As I explained in the preface to my blog post Burn Those Ships, I want to also use this space as a forum to share some of my thoughts on organizational leadership and management in addition to issues impacting the health care industry. And so, here is another post in the leadership series. I hope you enjoy and as always, I welcome your feedback.
One of the aspects of my life that I find the most rewarding is serving as a mentor - both formally and informally - to members of my team. I have been fortunate to have been mentored by some incredible people — all of whom have made a tremendous impact on both my personal and professional life. The best coaches have taught me lessons that I am lucky to be able to now pass on.
Being a mentor means providing support and guidance, but it is also about pushing and encouraging others to understand who they are now and where they want to go in the future. Sometimes, this means forcing them to ask tough questions and open themselves up to hearing criticism. It also requires you - as the mentor - to provide truly honest and constructive feedback.
Years ago, a trusted advisor led me in an exercise that I have come to call “what’s your brand?” It is one of the first things I now employ with folks I am mentoring. In this exercise, participants are asked to pick six words they would like colleagues to use to describe them if they were not in the room. The words they choose represent the personal qualities for which they wish to be known and regarded– their personal brand.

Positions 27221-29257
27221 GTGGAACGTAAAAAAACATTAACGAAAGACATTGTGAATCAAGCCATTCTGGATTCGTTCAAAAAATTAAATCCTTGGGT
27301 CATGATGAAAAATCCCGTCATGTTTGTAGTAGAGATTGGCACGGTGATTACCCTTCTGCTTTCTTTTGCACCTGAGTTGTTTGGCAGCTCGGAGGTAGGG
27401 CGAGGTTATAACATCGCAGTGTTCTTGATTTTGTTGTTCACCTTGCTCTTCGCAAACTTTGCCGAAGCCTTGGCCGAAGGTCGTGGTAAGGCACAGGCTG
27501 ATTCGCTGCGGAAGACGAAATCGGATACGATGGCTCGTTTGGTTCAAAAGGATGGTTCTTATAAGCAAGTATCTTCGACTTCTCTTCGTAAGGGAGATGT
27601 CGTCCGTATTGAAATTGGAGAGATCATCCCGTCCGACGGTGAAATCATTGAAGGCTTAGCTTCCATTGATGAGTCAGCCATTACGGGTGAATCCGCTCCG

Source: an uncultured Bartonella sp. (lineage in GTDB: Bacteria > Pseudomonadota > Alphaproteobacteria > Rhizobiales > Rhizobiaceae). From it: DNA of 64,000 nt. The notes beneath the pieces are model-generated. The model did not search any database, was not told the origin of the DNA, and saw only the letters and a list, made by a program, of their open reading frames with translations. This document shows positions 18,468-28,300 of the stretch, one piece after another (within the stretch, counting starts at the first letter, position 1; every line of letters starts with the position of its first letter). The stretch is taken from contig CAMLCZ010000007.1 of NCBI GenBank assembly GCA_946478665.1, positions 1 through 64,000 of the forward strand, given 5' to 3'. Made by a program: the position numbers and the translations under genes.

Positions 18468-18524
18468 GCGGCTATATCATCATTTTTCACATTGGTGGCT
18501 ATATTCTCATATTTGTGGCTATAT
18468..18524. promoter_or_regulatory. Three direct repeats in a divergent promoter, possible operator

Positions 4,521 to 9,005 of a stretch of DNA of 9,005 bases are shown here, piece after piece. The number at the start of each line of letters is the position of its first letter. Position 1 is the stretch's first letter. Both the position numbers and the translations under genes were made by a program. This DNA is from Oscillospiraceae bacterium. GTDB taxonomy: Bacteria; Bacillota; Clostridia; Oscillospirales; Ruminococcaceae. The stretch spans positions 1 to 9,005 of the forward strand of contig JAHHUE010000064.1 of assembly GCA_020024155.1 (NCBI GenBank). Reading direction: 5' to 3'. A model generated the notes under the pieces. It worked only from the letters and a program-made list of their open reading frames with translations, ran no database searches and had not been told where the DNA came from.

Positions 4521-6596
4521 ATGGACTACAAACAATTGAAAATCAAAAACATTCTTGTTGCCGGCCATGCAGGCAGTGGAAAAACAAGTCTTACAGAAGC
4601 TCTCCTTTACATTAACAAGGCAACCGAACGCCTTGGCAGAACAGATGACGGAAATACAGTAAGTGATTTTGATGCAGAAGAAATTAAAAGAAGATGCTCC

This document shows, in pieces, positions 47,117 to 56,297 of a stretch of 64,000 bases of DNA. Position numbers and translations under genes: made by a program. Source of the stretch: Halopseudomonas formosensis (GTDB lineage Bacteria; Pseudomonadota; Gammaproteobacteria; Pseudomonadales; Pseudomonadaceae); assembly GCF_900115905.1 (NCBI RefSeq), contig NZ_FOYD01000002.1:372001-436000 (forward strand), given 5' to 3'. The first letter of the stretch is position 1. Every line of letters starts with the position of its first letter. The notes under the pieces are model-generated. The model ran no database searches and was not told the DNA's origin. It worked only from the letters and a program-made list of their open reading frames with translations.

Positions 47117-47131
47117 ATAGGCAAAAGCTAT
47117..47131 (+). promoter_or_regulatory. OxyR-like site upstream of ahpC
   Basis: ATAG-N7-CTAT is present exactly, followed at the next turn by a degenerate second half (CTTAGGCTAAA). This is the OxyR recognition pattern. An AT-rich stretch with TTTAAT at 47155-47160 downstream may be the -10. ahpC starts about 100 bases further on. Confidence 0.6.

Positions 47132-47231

In the next step - and this is the hardest part - I ask my mentees to grade themselves on how accurately they believe the words reflect who they are at this moment. Together, we talk about what they need to do to push themselves to live up to those words – their own personal brand – to the best of their abilities.
Beyond an exercise in self reflection, this helps professionals figure out and map out who they want to be as a leader, a colleague and a person. When mentoring someone, I like to come back to that exercise time and again to check in on their progress.
This is a lesson that never gets old in my opinion. I pull out my own notes from my brand exercise from time to time and reflect on whether I am who and where I want to be. Over the years some of the words have changed but others have stayed the same. I continue to strive to embody the brand qualities I laid out. Now I encourage you to ask yourself: “what’s my brand?”